Is music political? Or should it be seen as timeless and spiritual, far above the mire of worldly events? If you accept that religious teachings have inspired great compositions then it's logical (though not always emotionally sound or wise) to argue that politics can do the same. It's OK to accept John Lennon's Imagine as a generic cry for peace, but when that's made specific – as in Iraq – discord begins.

"This has been a Festival of delights," Brody told The Jakarta Post as delegates and performers snapped the locks on their instrument cases and headed for the airport in a sweat of hugs and handshakes. "It's been creative, entertaining, shocking and exciting.

"We had to sort through 450 scores from the region and chose the few that would best represent diversity and innovation.

"We wanted the composers and artists from Indonesia to project their country as a multi-ethnic and creative nation – and not just a cheap holiday in Bali or Java.

"The Indonesians have done just that and made a major contribution to the Festival. They've brought performances and ideas that have been far more beautiful and wonderful than I've ever heard before."

(First published in The SundayPost 4 March 07)



STAYING IN THE SADDLE © Duncan Graham 2007

It looked like the start of a rough ride for any Indonesian ambassador, particularly a novice on his first posting to a Western country.

The headline in the New Zealand capital daily read: Plug Pulled on Musical. The story alleged that pressure from the Indonesian embassy had resulted in a composition titled Papua Merdeka (Free Papua) being dropped from the official program of an international music festival.

But Amris Hassan, Indonesia's ambassador to NZ, Samoa and Tonga didn't seem to be thrown at encountering a potentially dangerous diplomatic hurdle so early in his new career.

Pragmatically the accomplished horseman noted that the story was a single column piece on page six of Wellington's The Dominion Post and hadn't been followed up by any radio or TV stations.

Also the allegedly offensive mixed-media presentation by Australian activist and composer Martin Wesley-Smith, critical of Indonesia's handling of conflict in the province, had been shown a day later than scheduled at the same venue.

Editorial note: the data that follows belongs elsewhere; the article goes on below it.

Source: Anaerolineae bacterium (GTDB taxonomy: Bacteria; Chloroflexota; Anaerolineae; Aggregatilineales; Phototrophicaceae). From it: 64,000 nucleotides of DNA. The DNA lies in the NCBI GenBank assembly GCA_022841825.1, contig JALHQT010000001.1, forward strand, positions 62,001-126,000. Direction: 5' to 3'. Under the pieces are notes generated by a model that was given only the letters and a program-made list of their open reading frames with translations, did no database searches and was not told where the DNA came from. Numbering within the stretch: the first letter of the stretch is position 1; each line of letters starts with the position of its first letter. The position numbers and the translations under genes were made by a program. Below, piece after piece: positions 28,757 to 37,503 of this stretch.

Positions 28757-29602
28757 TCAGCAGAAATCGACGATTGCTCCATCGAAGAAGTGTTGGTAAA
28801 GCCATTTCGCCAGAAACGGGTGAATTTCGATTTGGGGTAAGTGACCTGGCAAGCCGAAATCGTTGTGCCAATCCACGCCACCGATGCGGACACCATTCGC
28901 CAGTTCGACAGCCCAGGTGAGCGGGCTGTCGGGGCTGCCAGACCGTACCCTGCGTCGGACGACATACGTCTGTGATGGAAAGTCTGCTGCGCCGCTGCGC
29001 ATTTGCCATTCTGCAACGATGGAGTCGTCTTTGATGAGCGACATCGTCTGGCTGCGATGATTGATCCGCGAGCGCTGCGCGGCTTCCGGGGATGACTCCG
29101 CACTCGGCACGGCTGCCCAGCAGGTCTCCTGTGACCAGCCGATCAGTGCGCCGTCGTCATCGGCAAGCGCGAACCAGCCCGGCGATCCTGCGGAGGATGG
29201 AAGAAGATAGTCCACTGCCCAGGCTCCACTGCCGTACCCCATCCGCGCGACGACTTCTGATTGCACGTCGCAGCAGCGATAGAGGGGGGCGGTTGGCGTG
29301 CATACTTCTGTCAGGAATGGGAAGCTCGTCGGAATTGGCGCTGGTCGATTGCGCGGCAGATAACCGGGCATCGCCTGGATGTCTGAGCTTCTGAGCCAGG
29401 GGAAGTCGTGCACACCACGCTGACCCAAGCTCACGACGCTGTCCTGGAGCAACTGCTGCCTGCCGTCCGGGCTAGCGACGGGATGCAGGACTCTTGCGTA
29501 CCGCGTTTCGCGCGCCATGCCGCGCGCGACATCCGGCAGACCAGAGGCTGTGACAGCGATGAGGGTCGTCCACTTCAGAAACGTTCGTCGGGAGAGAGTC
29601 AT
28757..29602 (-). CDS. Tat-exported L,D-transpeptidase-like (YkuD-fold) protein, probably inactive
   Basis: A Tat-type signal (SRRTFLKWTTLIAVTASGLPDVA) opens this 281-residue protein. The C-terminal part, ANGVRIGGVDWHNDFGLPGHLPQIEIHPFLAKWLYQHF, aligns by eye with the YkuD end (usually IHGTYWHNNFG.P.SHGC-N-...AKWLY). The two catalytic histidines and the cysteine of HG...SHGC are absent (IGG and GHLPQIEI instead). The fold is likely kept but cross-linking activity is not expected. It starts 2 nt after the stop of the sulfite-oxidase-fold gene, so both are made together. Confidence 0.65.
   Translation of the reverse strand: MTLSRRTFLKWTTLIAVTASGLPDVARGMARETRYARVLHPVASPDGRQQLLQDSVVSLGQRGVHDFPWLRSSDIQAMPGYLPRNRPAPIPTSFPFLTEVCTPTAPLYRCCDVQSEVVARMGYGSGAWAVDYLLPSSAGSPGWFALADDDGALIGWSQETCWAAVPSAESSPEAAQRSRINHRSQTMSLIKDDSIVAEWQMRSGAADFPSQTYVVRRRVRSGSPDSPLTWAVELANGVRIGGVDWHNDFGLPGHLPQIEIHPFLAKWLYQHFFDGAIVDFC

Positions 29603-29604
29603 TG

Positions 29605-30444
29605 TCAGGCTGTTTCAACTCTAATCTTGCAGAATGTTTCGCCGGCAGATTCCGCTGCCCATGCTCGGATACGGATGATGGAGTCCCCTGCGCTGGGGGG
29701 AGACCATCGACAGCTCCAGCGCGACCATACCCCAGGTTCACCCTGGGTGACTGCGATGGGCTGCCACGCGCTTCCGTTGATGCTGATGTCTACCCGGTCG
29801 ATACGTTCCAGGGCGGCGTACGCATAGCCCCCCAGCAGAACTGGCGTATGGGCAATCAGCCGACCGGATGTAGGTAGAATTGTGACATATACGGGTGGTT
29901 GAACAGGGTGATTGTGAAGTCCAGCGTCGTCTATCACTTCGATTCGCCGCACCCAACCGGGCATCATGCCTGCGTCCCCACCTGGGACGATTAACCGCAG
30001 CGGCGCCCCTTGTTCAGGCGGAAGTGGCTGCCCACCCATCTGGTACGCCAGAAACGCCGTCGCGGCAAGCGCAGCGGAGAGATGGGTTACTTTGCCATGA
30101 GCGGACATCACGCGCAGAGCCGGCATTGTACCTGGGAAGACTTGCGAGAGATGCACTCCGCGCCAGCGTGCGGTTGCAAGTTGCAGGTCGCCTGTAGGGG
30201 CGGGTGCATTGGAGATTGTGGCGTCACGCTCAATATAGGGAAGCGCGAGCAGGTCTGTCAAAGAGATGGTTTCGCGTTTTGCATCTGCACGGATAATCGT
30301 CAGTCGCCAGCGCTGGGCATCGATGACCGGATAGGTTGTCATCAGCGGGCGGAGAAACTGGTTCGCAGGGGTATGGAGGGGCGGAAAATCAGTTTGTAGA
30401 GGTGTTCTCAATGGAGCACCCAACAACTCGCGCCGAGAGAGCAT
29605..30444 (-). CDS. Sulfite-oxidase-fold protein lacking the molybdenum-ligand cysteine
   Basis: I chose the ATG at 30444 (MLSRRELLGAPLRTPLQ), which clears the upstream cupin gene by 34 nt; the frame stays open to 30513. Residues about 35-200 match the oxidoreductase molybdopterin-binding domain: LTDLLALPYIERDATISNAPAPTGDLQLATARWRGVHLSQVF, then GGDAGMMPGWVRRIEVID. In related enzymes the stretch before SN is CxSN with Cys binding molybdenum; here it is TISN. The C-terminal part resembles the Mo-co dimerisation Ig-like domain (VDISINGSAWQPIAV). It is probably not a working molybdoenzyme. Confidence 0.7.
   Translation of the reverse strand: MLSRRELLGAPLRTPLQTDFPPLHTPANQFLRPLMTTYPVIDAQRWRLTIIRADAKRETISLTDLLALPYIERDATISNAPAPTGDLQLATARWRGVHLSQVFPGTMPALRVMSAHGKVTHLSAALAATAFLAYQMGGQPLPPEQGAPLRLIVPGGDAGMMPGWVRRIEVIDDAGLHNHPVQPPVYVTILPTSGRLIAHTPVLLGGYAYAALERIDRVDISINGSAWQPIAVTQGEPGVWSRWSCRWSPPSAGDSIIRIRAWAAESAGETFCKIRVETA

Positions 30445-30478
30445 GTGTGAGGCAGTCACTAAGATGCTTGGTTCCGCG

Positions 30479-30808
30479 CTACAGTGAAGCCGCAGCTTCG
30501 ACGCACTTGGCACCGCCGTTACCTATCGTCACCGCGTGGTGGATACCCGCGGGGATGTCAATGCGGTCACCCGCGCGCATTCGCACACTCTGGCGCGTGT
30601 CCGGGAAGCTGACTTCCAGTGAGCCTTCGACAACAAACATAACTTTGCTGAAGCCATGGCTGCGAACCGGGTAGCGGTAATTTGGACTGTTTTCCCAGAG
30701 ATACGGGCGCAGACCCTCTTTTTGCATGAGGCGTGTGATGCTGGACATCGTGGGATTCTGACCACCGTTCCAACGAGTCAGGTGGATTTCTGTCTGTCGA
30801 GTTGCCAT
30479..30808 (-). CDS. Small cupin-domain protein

"It might have been a different situation in Australia – maybe page one," Hassan reflected as he composed a denial. "Here in NZ relationships with my country are in good shape. But I can't influence the media any more than President Susilo Bambang Yudhoyono can in democratic Indonesia.

"The NZ media by contrast with Australia isn't so interested in issues of conflict and hasn't been so negative. The problem is getting the NZ press to recognize us. Sometimes there's only one story a month about Indonesia."

Hassan took office last December after a nine-month drought with no ambassador. The Wellington job should be a posting worth fighting for – the city is a crucible of cultures and the timber-clad embassy an old-world delight. But it's been more like an airport waiting room with four ambassadors in the past five years.

Hassan flicked questions about the diplomatic revolving door across to the Department of Foreign Affairs in Jakarta, but said he intended to remain in NZ and create some stability.

"I admit the constant changes have been a problem. The process of ambassadorial appointments is a long and tedious process through parliament," he said. "However I understand the way things work."

So he should. Before taking up his present job Hassan, 48, was a member of the House of Representatives in Megawati Soekarnoputri's Democratic Party of Struggle (PDIP). In the parliament he was deputy chair of the commission on defence, foreign relations and information, with a reputation for moderation and balance.

Before entering politics he lectured on international relations at the University of Indonesia for 14 years. He was educated at the American University of Cairo and got a masters degree in Britain.

His father, Professor Fuad Hassan was also a diplomat and Minister for Culture and Education in Soeharto's New Order government.

Hassan claimed his background and experience provided the contacts necessary to by-pass bureaucrats and get things done. And that seems to be the case with some early first wins.

These include resumption of the defence forces' cooperation program that had been frozen since the 1999 East Timor independence referendum, rising trade favoring Indonesia, and an increase in Indonesian students and workers in NZ. These wins despite operating on a budget and agenda designed by his predecessors.

"However I'm still not happy because up to 80 per cent of that trade is oil and gas and you don't need an embassy to sell petroleum products," he said. "I want to see more Indonesian manufactured goods on sale here – particularly footwear and furniture.

"NZ education standards are good and relatively affordable when compared to the US and Europe. There are two NZ schools in Jakarta. Many Indonesians are now apprehensive about going to America and Australia. I think NZ can fill that vacuum. It's no longer looking just to the Pacific."

Not so easy – with the journey handicapped by geographical ignorance rather than a history of conflict and suspicion. Hassan said he's found many Kiwis remain Eurocentric and seem to think that Indonesia is somehow linked to India.